A bonus post I'm afraid, two in a day. The reason is that there has been another fire on Wanstead Flats, almost exactly two years after the very large grass fire in 2018. Thankfully this appears to be a lot smaller, but the tale is a familiar one. It was around lunchtime and I was in the garden hanging up the washing when I started to smell smoke. Then the kids playing a few doors down commented that it was getting foggy (bless them), and then as my garden started to fill with smoke it was the mad rush inside to try and close all the door and windows on this 30 degree day.
I ventured out after work to see the damage for myself. It has been on the cards for a while, just yesterday I was saying to some of the others how dry it was and how we had been lucky to not have any major fires. Well we spoke too soon. The area is at the south of the acid grasslands, near Centre Road car park and south copse. It's big, but not catastrophically so, and as far as I am aware there were no Skylark attempting to breed there. Nonetheless it is another eyesore that will take a while to recover, and perhaps result in more drastic fire-prevention measures such as clearance to make fire breaks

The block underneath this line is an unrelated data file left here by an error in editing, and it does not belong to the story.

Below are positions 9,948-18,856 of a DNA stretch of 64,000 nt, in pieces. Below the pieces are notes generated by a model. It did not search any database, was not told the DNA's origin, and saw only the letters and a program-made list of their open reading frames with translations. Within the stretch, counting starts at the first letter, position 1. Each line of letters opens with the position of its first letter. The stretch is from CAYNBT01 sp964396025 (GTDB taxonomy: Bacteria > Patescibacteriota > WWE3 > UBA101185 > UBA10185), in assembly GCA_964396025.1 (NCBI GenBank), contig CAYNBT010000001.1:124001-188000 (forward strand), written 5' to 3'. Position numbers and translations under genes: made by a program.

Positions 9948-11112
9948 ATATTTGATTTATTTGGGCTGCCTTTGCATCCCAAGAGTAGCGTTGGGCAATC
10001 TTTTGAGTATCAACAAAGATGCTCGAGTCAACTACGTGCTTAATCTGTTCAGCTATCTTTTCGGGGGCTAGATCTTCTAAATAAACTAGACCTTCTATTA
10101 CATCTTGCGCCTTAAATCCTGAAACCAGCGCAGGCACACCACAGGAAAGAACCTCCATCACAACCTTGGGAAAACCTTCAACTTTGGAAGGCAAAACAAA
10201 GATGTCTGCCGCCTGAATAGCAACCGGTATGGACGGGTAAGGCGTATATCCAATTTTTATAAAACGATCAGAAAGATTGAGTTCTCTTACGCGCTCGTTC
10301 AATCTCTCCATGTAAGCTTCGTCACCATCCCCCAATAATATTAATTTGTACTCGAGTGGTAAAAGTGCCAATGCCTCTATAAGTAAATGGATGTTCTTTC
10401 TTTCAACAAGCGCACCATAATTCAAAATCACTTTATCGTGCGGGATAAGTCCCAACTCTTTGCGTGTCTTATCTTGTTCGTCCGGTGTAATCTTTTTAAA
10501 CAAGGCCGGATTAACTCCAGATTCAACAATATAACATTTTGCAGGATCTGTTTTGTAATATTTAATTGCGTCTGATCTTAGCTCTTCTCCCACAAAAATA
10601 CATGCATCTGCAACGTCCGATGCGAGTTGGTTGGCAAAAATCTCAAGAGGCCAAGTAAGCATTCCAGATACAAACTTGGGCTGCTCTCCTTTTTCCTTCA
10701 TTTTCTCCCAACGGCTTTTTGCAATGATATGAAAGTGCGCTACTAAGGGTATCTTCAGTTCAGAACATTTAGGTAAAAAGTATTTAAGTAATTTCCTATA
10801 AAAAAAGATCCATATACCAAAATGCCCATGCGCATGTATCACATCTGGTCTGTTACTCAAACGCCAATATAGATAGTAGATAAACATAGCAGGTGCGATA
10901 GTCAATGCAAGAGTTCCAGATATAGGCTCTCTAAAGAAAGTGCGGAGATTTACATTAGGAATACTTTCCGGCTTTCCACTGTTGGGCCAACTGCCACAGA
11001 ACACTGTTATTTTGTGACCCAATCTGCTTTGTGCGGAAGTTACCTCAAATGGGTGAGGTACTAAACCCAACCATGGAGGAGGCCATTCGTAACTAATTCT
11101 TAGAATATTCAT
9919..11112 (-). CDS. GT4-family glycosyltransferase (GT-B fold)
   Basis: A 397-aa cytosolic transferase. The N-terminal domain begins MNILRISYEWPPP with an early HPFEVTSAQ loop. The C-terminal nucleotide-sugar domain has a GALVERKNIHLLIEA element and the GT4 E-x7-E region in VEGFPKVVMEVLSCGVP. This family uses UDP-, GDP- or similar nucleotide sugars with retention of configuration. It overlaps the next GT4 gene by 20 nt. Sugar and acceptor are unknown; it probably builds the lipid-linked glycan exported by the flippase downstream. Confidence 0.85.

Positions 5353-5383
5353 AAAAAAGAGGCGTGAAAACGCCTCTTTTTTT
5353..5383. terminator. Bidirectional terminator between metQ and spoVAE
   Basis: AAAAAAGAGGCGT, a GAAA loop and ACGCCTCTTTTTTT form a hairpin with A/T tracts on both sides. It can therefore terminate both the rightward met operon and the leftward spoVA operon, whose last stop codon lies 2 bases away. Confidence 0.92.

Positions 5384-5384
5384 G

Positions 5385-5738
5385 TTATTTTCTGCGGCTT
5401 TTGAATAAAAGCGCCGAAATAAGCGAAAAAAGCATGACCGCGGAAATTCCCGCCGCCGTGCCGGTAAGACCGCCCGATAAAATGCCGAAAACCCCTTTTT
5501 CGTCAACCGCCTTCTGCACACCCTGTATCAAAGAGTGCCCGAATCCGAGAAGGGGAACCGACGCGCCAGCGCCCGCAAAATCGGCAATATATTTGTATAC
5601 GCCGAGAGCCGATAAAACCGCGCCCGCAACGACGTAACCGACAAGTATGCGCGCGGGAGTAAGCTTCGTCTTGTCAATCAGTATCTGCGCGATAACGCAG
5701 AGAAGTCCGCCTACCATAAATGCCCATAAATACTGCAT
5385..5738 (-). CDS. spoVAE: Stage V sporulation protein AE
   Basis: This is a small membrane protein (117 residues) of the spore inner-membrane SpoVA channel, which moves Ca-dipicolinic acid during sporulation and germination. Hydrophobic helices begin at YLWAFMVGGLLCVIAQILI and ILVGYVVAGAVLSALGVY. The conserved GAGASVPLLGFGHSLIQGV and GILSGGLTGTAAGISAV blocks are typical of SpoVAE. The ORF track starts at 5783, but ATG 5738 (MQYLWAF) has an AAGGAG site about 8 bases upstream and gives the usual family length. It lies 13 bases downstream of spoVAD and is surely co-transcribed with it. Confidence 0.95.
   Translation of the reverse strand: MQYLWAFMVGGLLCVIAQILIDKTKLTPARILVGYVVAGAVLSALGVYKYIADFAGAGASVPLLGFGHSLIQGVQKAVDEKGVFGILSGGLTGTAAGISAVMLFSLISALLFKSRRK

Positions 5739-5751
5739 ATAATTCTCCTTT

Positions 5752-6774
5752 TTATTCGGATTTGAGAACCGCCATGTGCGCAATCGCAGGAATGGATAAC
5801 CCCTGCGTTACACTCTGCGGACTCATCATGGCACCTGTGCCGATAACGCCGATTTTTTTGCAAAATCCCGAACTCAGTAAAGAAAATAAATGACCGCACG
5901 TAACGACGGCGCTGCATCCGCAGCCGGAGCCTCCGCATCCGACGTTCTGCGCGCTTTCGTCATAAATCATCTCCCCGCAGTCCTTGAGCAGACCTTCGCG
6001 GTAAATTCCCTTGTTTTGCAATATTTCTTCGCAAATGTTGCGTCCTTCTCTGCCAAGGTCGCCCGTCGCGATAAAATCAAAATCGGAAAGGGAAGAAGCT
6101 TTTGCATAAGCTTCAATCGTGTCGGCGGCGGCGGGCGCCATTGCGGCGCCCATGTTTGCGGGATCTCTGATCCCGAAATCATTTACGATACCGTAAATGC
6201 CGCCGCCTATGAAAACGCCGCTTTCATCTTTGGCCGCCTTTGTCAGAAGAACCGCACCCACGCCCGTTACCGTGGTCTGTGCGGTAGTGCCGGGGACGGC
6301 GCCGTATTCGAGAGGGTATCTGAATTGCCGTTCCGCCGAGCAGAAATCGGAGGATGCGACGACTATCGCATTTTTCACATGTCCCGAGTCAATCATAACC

|The area impacted today in red, versus the fire in July 2018|
There were still four or five appliances on site at around 5.30pm, with crews continuing to damp down parts of it which were still smoking. As I left the house Nick reported a new fire south of the original location, and as I got home I could hear more sirens going off and another large plume of smoke rising. The possibility of this not being an unfortunate disposable BBQ accident remains, a thrill-seeking arsonist playing cat and mouse with the fire brigade perhaps. Let's hope that isn't the case, but regardless, as long as the weather stays like this and as long as people continue to treat our local green spaces like gigantic rubbish dumps this is always a likely outcome.
I take heart from the fact that last time this happened the regeneration was remarkably rapid all things considered, and in matter of weeks green started to emerge through the brown and black. The final photo is what one of the worst hit areas looks like now, two years on. Had you not known what it was like before, with thick broom four feet tall and loads of heather, you would never have thought that there had been a fire at all. For now though the Crows are picking through it for chargrilled morsels of unlucky invertebrates, and we have another acrid black scar on the patch.